America’s latest big-time embezzler embezzled for twenty years and says he felt “constant and intense guilt” about it.

But how constant and intense can anything be for twenty years straight? UD, for instance, figures she can maintain constant and intense interest in… let’s take something she’s intensely interested in, as interested as this guy, bigshot trustee of the University of Northern Iowa, was in grand theft. So we just had Bloomsday, and UD‘s a James Joyce freak and she read from Molly Bloom’s soliloquy at the Irish Embassy and the Cosmos Club and spent time preparing all that and talking endlessly with fellow Joyce people and reading and rereading various passages from Ulysses

Okay so I’d say UD managed to sustain constant and intense interest in Bloomsday, this summer, for around, say, two weeks… How much more difficult to sustain constant and intense guilt for twenty years over your assiduous theft of millions of dollars from innocent people!

You say guilt is different from interest?

Then let’s look at perhaps the most intensely guilt-ridden figure of our time — Franz Kafka. Kafka certainly majorly dragged his ass around Prague, but we also have it on good authority that he was fully capable of having a good time. A reviewer of Kafka’s diaries says that they fail to give the reader a sense of “the humorous and light-hearted Kafka, the man who walked around in the day and earned the respect, fondness, and love of his friends and coworkers.”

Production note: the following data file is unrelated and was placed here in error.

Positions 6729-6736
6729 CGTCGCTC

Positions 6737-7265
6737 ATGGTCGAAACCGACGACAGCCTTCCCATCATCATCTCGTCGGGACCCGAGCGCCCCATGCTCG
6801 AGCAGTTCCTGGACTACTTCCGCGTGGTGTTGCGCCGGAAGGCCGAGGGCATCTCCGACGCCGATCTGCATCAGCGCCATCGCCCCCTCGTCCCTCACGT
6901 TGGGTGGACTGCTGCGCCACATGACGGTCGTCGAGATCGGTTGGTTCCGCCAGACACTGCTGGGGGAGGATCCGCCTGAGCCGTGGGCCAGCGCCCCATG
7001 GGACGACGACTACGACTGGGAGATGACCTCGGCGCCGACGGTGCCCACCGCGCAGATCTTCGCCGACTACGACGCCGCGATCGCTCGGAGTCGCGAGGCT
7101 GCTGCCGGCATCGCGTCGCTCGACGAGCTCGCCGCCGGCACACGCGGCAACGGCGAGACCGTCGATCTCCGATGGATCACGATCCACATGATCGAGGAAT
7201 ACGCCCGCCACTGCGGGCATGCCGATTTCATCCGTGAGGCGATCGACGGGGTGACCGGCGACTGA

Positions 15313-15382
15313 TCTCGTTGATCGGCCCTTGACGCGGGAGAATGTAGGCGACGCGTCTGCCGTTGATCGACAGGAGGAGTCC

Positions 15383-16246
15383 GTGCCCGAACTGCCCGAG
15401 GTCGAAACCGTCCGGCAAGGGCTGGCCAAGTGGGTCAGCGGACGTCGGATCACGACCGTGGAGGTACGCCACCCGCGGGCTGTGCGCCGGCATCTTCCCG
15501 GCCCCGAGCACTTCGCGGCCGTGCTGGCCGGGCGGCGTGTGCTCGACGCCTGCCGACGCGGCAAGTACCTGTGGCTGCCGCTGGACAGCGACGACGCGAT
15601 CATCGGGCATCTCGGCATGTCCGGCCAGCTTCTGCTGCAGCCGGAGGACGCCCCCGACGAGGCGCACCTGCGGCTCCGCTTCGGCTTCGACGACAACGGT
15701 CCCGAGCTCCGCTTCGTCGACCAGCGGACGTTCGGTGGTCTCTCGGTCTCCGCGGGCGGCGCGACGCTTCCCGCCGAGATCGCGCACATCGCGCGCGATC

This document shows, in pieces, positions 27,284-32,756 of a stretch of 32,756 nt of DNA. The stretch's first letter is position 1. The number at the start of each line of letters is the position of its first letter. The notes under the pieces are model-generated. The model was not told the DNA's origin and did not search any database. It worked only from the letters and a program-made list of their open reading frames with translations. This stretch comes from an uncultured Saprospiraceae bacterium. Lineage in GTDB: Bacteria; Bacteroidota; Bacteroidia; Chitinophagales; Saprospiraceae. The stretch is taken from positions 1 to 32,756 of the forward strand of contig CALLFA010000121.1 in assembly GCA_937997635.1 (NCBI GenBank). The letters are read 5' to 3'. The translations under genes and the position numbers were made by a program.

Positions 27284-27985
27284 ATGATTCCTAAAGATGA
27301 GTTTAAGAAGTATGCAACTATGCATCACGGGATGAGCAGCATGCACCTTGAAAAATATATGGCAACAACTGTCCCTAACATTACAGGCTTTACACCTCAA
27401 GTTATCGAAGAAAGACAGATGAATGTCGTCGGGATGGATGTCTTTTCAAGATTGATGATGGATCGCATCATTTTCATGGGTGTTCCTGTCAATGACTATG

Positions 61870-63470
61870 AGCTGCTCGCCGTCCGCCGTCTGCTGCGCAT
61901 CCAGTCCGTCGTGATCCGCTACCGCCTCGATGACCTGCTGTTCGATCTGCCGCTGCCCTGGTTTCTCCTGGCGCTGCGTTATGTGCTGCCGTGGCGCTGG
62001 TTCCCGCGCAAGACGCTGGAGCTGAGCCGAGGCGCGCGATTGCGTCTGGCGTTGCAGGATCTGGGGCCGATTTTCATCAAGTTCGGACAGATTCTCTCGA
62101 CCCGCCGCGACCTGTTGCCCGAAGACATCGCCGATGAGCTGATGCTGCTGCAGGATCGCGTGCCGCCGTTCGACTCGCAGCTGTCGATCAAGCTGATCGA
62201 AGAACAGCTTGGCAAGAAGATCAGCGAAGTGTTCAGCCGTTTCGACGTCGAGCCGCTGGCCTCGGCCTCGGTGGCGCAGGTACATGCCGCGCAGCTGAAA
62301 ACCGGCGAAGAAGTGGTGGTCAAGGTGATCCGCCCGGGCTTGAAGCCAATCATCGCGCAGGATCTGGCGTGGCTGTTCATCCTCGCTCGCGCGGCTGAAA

Let’s say that – we can only give a rough estimate here – Kafka spent around half of his time feeling guilt; and of the time he felt guilt, let’s say that only about a quarter of that was intense and constant.

And, you know, Kafka did something with that guilt. He wrote guilt-ridden stories like The Judgment to work through it or whatever. This guy, Mr University of Northern Iowa, felt unremitting dripdripdrip guilt over stealing from people for twenty years but not only did he not write one of those quirky weird-prairie short stories about it, he didn’t, say, turn himself in to the authorities, or stop stealing.

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One Response to “‘“It’s really sad that he was giving away money that he didn’t have,” Nielsen said, mentioning Wasendorf’s $2 million donation to the University of Northern Iowa’s athletics department.’”

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